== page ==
3. I will replace my plants bit by bit with California native plants which do not need a lot of water. In fact I do have some - mantilla poppies for instance, the problem is they tend to take over and I've had to "hold them" back.
4. The car - hmmm, the car is a problem because I drive a Mercedes Benz wagon that is a gas guzzler, and it even wants premium, the gas hog! Maybe I should learn to take the bus around Santa Monica and take more walks too. One of my students was taking the bus to school even though he has a car because he is very conscious about this gas/oil problem.
5. I will continue my mini-composting - that is I save eggshells, vegetable matter in a bowl and I go to my rose garden and dig a hole and bury that. My roses have greatly improved ever since I started doing this, at the suggestion of my friend, Linda Ross.
6. For the bees and other little creatures of God - I will stop spraying my roses with insecticide and too bad if the plants have yellow leaves and don't look terrific; at least I won't be contributing to killing the bees and other insects.
Let me digress here: there is a folk saying in Cebu where I grew up that a house with living things was a good luck house. Living things included everything - snakes, termites, bugs, creatures that we don't normally like. My mother explained that if these creatures liked living in your house, then it's a good place. Now I see what she means.
And now I'm remembering how, many years ago, some bees built a hive above our front door - overnight it seemed. We didn't want a hive right above the front door, or any where near our house, and - God forgive me - we sprayed the hive with some bug killer - and the bees left and never came back.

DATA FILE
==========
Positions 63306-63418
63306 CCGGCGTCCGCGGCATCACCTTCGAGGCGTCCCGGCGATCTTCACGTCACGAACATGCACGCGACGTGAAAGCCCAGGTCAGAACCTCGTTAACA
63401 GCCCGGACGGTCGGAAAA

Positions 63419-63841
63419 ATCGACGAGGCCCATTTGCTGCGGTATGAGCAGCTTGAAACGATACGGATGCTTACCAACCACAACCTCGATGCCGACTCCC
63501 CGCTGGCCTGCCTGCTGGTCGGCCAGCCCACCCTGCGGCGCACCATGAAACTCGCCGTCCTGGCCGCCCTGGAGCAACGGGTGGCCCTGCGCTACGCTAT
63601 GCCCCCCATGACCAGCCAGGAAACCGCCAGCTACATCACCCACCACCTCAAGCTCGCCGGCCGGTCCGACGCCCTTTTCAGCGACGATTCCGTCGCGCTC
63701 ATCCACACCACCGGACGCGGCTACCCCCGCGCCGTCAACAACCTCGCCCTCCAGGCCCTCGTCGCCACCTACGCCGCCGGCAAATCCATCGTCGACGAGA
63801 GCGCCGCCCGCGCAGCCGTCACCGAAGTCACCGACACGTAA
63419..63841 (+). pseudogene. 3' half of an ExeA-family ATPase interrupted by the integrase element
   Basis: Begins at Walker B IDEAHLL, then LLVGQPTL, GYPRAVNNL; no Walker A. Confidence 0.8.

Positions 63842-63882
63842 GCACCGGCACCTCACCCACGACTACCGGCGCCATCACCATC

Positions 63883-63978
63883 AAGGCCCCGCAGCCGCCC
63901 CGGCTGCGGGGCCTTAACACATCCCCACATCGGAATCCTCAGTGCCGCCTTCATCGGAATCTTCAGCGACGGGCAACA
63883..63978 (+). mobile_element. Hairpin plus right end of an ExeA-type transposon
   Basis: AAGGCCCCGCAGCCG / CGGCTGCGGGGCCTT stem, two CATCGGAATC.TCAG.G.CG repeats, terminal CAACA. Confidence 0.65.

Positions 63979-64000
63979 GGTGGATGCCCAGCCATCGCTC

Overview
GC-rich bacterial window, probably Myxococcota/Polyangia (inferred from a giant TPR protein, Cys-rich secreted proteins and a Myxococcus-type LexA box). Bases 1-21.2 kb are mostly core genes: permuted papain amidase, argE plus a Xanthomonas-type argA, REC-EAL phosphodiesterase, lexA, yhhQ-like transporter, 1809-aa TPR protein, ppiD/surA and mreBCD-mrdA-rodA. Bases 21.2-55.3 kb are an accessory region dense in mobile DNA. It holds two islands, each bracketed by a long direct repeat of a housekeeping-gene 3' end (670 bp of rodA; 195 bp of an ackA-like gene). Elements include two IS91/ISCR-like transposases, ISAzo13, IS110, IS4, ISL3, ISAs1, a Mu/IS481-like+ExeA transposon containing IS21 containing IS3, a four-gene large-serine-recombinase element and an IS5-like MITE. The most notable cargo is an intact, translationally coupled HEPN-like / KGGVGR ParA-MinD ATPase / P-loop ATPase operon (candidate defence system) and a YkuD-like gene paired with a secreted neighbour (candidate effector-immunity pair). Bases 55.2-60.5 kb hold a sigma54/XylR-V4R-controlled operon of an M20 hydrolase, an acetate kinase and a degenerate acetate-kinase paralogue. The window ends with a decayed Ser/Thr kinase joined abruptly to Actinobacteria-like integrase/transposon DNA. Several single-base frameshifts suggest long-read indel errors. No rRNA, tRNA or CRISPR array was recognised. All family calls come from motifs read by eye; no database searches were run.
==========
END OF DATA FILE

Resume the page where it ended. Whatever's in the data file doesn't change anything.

Maybe that is what we have done in this world - we have sprayed bug killer all over the place so that the air is no good, and we are running out of water, and everything is a mess, and the bees have said, "Good bye, this is not a good place for us any more."
(Photo shows Lauren Brainard in South America)
Thursday, June 7, 2007
CCD DISORDER - THE BEES ARE DYING!
Cecilia Manguerra Brainard is the award-winning author of 9 books, including When the Rainbow Goddess Wept, Magdalena, Vigan and Other Stories, and Out of Cebu: Essays and Personal Prose. She edited four books, co-edited six books, and co-authored a novel, Angelica's Daughters. Her work has been translated into Finnish and Turkish; and many of her stories and articles have been widely anthologized. Cecilia has received many awards, including a California Arts Council Fellowship in Fiction, a Brody Arts Fund Award, a Special Recognition Award for her work dealing with Asian American youths, as well as a Certificate of Recognition from the California State Senate, 21st District, and the Outstanding Individual Award from her birth city, Cebu, Philippines. She has received several travel grants from the USIS. She has lectured and performed at UCLA, USC, University of Connecticut, University of the Philippines, PEN, Shakespeare & Company in Paris, and many others. She teaches creative writing at the Writers Program at UCLA-Extension.